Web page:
The implied covenant of good faith and fair dealing is a well-established doctrine of contract law used as a residual "'gap filler" when express contract terms or other gap-filling principles do not address allegedly impermissible conduct. Yet despite its wide recognition and inherent usefulness, the standards by which this covenant operates have remained poorly defined, at best. Consequently, the application of this covenant has been inconsistent or ad hoc.
Professors Diamond and Foss begin by identifying and exploring the myriad current approaches to the application and effect of the covenant of good faith and fair dealing. These approaches encompass the current Restatement and U.C.C., as well as judicial and academic interpretations. The authors then take issue with the suggestion that the covenant of good faith and fair dealing defies the application of clear standards or criteria. The authors argue that the covenant is both susceptible to objective standards and that such standards would greatly reduce the current ad hoc nature of this doctrine. In support, the authors provide a set of specific criteria and standards grounded in the general areas of commercial reasonableness and honesty. Finally, the authors address specific concerns regarding the appropriateness and possibility of waiver of this covenant as well as suitable remedies for its violation.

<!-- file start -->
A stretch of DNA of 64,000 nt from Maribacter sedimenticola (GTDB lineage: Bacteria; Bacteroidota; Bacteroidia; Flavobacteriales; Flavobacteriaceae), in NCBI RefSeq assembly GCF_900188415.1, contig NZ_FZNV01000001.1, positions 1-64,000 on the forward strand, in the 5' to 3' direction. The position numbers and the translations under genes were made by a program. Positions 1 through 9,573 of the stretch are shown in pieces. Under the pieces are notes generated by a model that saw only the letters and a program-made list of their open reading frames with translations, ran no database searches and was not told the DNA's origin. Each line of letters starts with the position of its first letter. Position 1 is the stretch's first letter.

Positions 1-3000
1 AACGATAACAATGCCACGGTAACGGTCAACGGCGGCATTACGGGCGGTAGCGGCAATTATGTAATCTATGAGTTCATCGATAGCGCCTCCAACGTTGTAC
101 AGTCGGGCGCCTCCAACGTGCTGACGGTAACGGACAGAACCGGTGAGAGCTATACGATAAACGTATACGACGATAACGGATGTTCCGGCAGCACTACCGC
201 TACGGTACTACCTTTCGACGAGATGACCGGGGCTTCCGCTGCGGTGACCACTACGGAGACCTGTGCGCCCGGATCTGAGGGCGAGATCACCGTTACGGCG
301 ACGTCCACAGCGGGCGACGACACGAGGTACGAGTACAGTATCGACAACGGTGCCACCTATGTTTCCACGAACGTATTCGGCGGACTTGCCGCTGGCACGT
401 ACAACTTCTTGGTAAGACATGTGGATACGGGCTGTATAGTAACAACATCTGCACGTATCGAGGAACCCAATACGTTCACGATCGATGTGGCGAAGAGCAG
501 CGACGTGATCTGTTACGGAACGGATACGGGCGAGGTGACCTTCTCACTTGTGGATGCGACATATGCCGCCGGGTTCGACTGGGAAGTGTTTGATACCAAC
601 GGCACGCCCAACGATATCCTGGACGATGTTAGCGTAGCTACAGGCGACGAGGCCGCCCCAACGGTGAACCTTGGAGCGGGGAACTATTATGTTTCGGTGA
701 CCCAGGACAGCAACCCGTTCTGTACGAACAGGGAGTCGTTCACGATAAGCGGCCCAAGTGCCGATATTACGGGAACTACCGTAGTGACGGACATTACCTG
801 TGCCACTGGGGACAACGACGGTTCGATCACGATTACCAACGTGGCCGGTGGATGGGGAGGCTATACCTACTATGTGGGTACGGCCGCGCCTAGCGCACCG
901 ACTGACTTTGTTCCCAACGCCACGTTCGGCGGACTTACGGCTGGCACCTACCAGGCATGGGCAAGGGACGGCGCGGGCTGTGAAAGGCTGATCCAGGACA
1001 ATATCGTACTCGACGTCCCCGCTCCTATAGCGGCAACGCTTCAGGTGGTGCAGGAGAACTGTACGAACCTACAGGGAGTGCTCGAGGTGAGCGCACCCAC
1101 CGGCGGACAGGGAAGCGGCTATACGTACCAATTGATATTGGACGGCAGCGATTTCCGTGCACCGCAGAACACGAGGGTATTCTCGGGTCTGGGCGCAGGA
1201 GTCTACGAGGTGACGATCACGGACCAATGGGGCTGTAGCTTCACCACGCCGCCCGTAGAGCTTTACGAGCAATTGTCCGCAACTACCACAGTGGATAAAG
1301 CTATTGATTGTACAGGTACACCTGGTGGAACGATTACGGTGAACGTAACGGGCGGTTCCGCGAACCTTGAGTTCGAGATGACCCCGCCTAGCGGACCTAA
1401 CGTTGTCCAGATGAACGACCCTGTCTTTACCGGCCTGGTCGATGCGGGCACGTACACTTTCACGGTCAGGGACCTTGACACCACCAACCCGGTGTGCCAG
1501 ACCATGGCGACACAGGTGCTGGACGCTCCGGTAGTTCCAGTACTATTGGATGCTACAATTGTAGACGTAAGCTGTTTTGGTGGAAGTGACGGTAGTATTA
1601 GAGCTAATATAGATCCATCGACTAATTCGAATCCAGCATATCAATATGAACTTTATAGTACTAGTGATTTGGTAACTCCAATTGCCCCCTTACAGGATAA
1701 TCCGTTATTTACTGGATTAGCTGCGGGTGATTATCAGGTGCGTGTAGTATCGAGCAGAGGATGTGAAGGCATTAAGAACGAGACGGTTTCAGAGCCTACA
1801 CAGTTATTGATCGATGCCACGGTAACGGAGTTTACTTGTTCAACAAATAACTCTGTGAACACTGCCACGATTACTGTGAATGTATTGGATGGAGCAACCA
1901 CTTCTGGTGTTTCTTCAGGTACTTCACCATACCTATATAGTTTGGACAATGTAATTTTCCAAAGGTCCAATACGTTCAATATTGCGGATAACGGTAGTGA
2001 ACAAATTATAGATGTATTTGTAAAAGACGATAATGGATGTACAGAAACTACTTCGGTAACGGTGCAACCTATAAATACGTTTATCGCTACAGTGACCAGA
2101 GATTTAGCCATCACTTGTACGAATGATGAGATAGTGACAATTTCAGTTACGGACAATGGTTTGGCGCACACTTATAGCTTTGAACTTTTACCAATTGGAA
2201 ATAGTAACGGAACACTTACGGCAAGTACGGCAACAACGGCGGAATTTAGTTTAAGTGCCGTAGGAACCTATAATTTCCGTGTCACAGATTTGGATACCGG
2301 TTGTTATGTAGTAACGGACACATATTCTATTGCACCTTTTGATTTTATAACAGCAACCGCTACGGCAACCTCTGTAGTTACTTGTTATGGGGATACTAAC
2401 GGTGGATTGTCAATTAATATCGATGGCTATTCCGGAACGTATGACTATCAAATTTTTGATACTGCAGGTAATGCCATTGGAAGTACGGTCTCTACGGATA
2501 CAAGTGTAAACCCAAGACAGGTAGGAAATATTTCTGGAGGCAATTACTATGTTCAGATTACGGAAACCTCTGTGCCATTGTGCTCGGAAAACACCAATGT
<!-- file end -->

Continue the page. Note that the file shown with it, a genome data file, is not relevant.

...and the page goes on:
Thomas A. Diamond and Howard Foss,
Proposed Standards for Evaluating When the Covenant of Good Faith and Fair Dealing Has Been Violated: A Framework for Resolving the Mystery,
47 Hastings L.J. 585
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